At execution time, the streaming framework distributes the data in the Output Queue to the downstream Stream Task and notifies the stream’s execution scheduler to dispatch the idle stream threads to trigger the computation.
Inside the Stream Task, the concrete computation is performed by a series of stateful stream operators. When a stream is created, the SQL is parsed into a syntax tree, and the planner splits the syntax tree into multiple pipelines, each of which is a series of concatenated stream operators. As we can see, the biggest difference in the plan level is that the Exchange Operator is removed, all pipelines are made standalone, and data is exchanged between pipelines in push mode. This not only minimizes blocking during stream execution, but also reduces inefficient execution scheduling, since streams no longer need to first schedule the parent Stream Task to pull data from the child Stream Task when an event arrives.
Stream operators, on the other hand, are stateful operators that store the back end in a Stream Task with a stream of state, and overflow to the hard disk when the state data in memory becomes too large.
Stateful incremental calculation
The stream computation can be divided into many kinds depending on the nature of the function, such as invertible, holistic, etc. Here we only discuss how the computation is implemented for incremental.
There is no need to introduce a complex series of mathematical formulas or algebraic structures first; just the simplest example of calculating an average to demonstrate the process of incremental computation.
For the graph on the left, data 1, 2, and 3, the average is computed as 2. When new data arrives, suppose it is 4. Then 4 cannot be computed incrementally with result 2. To compute incrementally, then we need to extract a state vector that records the Sum and Count of the data. the state vector is maintained in the state store of the operator, and when new data arrives, the new data is directly mapped into a vector in the state space, which defines the synthesis operation that eventually yields a new state vector. When the final result is needed, the final result is computed from the state vector, as shown above for 10 / 4 = 2.5.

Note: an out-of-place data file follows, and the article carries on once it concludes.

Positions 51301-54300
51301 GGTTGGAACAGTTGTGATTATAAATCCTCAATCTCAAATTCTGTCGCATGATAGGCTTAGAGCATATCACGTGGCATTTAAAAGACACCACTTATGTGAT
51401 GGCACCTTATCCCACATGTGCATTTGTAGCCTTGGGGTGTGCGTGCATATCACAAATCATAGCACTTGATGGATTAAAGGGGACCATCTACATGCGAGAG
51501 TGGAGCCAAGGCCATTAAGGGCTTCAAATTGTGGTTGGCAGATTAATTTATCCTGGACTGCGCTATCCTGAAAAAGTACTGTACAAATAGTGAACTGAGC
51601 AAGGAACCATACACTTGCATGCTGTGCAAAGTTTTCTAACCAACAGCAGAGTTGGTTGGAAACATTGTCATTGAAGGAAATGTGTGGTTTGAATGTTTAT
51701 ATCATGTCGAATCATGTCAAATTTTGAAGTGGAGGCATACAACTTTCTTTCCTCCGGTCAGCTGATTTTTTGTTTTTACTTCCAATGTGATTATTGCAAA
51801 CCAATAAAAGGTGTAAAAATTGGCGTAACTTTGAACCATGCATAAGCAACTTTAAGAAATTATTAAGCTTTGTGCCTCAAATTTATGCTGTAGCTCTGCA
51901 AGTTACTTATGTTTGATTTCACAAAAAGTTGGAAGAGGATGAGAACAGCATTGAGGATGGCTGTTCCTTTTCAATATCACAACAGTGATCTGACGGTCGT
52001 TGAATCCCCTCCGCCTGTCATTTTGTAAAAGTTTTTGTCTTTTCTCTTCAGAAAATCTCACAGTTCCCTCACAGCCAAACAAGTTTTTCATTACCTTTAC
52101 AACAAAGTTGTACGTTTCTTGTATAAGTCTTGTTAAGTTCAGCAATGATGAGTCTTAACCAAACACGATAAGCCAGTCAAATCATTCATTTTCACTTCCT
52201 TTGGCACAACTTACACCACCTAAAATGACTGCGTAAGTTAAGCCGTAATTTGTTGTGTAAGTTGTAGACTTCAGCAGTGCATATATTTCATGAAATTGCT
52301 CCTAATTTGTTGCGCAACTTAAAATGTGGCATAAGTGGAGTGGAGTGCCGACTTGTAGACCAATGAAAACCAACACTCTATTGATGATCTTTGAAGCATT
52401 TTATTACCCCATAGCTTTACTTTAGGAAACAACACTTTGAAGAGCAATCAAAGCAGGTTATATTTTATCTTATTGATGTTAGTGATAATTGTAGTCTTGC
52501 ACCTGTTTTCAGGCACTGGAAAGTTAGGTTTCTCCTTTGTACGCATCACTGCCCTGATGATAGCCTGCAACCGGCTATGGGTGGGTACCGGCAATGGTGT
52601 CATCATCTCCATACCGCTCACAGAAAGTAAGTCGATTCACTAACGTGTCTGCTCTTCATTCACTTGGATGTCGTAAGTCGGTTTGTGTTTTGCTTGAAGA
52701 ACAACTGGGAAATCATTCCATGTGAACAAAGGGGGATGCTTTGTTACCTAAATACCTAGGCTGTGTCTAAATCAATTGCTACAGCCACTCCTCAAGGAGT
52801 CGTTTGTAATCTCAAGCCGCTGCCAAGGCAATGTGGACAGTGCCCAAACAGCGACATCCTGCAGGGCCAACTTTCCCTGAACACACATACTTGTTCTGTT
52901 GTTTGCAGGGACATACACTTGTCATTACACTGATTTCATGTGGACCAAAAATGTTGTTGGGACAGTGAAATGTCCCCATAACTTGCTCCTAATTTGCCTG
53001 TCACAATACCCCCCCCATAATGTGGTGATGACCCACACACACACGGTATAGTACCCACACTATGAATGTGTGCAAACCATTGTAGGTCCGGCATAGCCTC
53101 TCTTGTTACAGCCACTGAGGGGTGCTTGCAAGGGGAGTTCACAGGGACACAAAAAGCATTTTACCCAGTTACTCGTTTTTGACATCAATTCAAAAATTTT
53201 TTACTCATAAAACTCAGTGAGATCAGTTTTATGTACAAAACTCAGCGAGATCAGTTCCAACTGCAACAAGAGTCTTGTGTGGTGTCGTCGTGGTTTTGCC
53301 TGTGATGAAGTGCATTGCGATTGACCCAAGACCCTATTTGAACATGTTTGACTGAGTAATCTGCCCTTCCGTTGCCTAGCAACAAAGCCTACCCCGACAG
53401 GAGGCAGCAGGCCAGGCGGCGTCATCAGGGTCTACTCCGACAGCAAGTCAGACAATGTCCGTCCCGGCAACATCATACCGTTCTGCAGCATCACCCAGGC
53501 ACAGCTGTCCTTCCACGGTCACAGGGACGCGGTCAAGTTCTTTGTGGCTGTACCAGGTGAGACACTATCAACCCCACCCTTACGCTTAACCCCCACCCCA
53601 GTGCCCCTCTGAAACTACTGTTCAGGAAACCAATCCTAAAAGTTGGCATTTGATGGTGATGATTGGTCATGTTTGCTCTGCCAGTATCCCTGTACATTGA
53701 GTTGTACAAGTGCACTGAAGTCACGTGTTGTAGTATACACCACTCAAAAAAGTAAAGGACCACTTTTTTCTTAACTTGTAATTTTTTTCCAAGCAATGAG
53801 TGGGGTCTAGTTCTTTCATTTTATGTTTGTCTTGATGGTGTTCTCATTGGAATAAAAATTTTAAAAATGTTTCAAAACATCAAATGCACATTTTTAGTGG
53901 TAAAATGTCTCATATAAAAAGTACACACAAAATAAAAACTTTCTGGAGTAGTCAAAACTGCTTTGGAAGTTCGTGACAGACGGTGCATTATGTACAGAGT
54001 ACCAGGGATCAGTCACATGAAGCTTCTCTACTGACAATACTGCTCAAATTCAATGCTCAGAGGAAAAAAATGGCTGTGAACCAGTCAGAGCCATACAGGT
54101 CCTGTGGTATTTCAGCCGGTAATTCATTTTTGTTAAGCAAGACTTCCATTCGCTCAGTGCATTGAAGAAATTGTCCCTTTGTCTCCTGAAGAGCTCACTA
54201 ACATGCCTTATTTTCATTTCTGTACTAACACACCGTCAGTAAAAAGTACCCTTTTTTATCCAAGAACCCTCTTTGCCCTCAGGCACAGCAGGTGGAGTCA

Let’s abstract the above process by defining “map the original data into the state space” as Lift, “combine the vectors in the state space” as Combine, and “extract the result from the state vector” as Lower. The memory occupied by the state vector is constant and will be released when the data is aggregated, so the memory occupation is no longer positively related to the amount of data, but only to the open window data, thus enabling high throughput aggregation in large windows. This enables high throughput aggregation with large windows without causing memory spikes.
At this point, we are able to understand exactly what the two-level aggregation of the distribution we talked about earlier is.
- Batch inserted data will first perform Lift and Combine operations on the vnode where the data was inserted
- For aggregation across multiple vnodes, the aggregation stream task is deployed on a randomly selected vnode, combining the state of the first level of aggregation again
- Execute lower on demand depending on the trigger mode
- Two-level incremental aggregation reduces the amount of data transfer and spreads CPU-intensive computation across nodes
In order to achieve correctness in various scenarios such as disorder, the streaming computation in TDengine 3.0 adopts a processing model based on event time, and Watermark is the upper bound for disorder tolerance, so to understand the processing of disorder data, we first need to understand Watermark.